Steroid use while cytokine release syndrome and neurologic toxicities are at grade 1, instead of waiting until grade 3, reduces the rate of CAR T-cell treatment–related CRS and neurologic events.
Max S. Topp, MD
Steroid use while cytokine release syndrome (CRS) and neurologic toxicities are at grade 1, instead of waiting until grade 3, reduces the rate of CAR T-cell treatment—related CRS and neurologic events.
In a cohort of patients with relapsed/refractory (R/R) large B cell lymphoma (LBCL) who were treated with axicabtagene ciloleucel (axi-cel; Yescarta) who received early corticosteroid and tocilizumab as part of a nonrandomized expansion arm of the ZUMA-1 study, only 2% experienced grade ≥3 CRS and only 17% experienced grade ≥3 neurologic events, compared with 13% and 28%,1 respectively, in patients who started them later, said lead study author Max S. Topp, MD, at the 2019 ASH Annual Meeting.
“Earlier steroid intervention has the potential to improve the risk/benefit profile of CAR T-cell therapy with axi-cel,” said Topp, professor of oncology, University Hospital of Wuerzburg, Germany. “This intervention led to a lower total cumulative steroid usage in this cohort with no impact on expansion of T cells. It reduced markers of inflammatory response, had no impact on ongoing response with or without adjustment for tumor burden at a median follow-up of 8.7 months.”
ZUMA-1 was a pivotal multicenter single-arm phase I/II study in which axi-cel treatment in patients with R/R LBCL induced an objective response rate of 83%, with a 58% rate of complete response, a median overall survival (OS) of 25.8 months, and a 3-year OS rate of 47%.2 In cohorts 1 and 2 of ZUMA-1, grade ≥ 3 CRS and neurologic events occurred in 11% and 32% of patients, respectively.2 Cohort 3 evaluated the use of prophylactic tocilizumab on day 2, which appeared to decrease rates of grade ≥3 CRS but not rates of grade ≥3 neurologic events.3 An additional safety cohort (cohort 4) was added to evaluate the effect of earlier corticosteroid use on the rates of these adverse events.1
Cohorts 1 and 2 of the phase 2 portion of ZUMA-1 included 101 patients. Cohort 1 enrolled 77 patients with R/R diffuse LBCL; cohort 2 enrolled 24 patients with R/R primary mediastinal B cell lymphoma/transformed follicular lymphoma. Cohort 4 enrolled 41 patients with R/R LBCL. Optional bridging therapy was allowed in cohort 4.
In cohorts 1 plus 2, neither corticosteroids nor tocilizumab were given with grade-1 CRS or neurologic events; both were given with grade-2 CRS only if patients had comorbidities or were older. Tocilizumab was administered to all patients with grade ≥3 CRS. Patients with grade ≥2 neurologic events received tocilizumab but not corticosteroids. Corticosteroids were given with grade-3 neurologic events only if no improvement was observed with tocilizumab. Both tocilizumab and corticosteroids were used in the case of grade-4 CRS or neurologic events.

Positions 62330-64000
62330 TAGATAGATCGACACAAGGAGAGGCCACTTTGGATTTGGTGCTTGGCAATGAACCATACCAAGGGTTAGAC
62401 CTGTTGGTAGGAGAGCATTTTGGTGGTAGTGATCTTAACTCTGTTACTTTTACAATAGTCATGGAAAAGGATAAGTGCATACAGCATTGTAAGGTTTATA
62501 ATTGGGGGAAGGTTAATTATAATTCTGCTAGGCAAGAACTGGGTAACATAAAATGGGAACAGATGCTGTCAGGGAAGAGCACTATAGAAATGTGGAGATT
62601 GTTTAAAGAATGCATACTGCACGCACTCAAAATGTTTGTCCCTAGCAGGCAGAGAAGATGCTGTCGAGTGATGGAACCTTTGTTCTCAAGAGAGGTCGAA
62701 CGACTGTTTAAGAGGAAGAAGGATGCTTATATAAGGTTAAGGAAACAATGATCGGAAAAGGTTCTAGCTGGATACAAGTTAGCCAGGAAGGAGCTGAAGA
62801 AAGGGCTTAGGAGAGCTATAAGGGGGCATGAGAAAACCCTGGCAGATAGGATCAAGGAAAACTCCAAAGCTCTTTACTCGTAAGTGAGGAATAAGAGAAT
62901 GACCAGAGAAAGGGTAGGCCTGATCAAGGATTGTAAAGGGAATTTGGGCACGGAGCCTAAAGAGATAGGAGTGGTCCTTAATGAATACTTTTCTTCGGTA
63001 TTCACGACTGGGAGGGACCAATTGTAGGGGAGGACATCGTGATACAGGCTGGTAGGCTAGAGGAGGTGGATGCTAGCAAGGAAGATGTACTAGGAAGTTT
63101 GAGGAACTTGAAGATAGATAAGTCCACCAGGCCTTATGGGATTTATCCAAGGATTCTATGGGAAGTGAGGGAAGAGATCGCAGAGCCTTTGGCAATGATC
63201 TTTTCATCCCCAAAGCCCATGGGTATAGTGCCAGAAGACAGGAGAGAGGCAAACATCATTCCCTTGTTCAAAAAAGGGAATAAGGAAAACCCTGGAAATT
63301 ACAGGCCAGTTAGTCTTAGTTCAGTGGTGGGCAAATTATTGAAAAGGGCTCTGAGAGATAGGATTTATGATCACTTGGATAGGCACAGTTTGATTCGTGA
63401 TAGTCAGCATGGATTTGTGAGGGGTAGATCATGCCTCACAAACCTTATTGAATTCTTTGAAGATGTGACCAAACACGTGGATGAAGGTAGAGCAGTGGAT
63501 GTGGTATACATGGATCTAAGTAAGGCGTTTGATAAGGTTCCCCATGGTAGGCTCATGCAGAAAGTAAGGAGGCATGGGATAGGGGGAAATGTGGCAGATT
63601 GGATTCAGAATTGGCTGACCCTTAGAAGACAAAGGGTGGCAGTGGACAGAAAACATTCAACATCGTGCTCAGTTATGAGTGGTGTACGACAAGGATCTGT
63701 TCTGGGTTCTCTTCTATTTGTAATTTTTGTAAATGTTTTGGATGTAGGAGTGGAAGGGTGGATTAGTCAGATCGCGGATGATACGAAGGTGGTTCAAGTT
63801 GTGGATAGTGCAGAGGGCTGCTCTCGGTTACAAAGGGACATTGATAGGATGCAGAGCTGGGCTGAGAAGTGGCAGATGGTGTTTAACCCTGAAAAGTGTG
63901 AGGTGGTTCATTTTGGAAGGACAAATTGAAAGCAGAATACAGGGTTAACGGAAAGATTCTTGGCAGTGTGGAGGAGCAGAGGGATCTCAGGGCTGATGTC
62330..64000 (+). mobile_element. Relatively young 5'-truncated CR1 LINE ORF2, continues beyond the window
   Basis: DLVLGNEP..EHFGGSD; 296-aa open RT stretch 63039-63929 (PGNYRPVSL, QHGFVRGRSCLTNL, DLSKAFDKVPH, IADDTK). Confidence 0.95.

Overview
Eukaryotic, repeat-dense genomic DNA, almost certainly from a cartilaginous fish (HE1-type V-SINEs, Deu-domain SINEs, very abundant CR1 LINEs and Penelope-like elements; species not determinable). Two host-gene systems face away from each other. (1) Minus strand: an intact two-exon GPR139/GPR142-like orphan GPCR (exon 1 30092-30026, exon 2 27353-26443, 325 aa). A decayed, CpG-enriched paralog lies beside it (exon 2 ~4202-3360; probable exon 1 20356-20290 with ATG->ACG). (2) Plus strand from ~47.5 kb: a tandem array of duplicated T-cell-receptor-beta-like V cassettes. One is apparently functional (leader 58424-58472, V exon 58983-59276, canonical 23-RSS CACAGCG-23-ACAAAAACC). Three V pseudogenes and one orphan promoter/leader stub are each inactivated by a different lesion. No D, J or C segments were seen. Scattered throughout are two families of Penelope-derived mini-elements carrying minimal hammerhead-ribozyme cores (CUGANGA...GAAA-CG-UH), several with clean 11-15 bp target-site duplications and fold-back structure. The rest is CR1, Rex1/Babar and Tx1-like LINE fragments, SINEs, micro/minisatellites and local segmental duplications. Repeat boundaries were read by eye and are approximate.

Patients in cohort 4 received early steroid intervention starting at grade 1 neurologic events and at grade 1 CRS when no improvement was observed after 3 days of supportive care.
At baseline, 57% of patients in cohorts 1 plus 2 had stage IV disease versus 46% in cohort 4. About two-thirds (65%) of patients in cohorts 1 and 2 had progressive disease to most recent chemotherapy, compared with 37% in cohort 4. Patients enrolled in cohort 4 had a lower median tumor burden by sum of product diameters and lower pretreatment serum LDH level compared with cohorts 1 plus 2. Median tumor burden was 3273 mm2 in cohort 1 plus 2 versus 2100 mm2 cohort 4, and the median levels of serum LDH were 356 and 262 U/L, respectively. The median ferritin level was 786 ng/mL in the combined cohort 1 plus 2 versus 393 ng/mL in cohort 4.
The rates of CRS of any grade were 93% in the combined cohorts 1 and 2 and in cohort 4. The median time to onset of CRS was 2 days in each cohort and the median duration of CRS was 8 days in cohort 1 plus 2 versus 7 days in cohort 4.
The rates of neurologic events of any grade were 64% in cohort 1 plus 2 and 61% in cohort 4. The median duration of neurologic events was 12 days and 9 days, respectively. In patients with tumor burden above the median, the rates of grade ≥3 CRS and neurologic events was reduced from 6% and 20%, respectively, in cohort 1 plus 2 to 1% and 4%, respectively, with earlier use of corticosteroids and tocilizumab in cohort 4.
The ORR in cohort 4 was 73%, with a CR rate of 51%. More than half (54%) of patients in cohort 4 remained in ongoing response with at least 6 months of follow-up, compared with a 44% ongoing response rate at the primary analysis of cohort 1 plus 2 (also with ≥6 months of follow-up). Responses were comparable between cohorts when evaluated by tumor burden. Median duration of response was 8.9 months in cohort 4, which is consistent with that observed at the primary analysis of cohorts 1 plus 2 (8.1 months).
“By using early onward steroids, we could lower the amount of steroids that were actually given over the clinical trial,” said Topp. Some 85% of patients in cohort 1 plus 2 received at least 5 doses of steroids compared with only 43% of patients in cohort 4. The median cumulative steroid dose was reduced from 5451 mg in cohort 1 plus 2 to 939 mg in cohort 4.
Early steroid use had no impact on CAR T-cell expansion; the overall peak number of CAR T cells and the area under the curve were similar between cohort 1 plus 2 and cohort 4, said Topp. “Altogether, giving steroids [early] had a positive impact on the inflammatory environment in these patients,” as inflammatory serum cytokines associated with CAR T-cell—related toxicity were reduced in cohort 4, he said.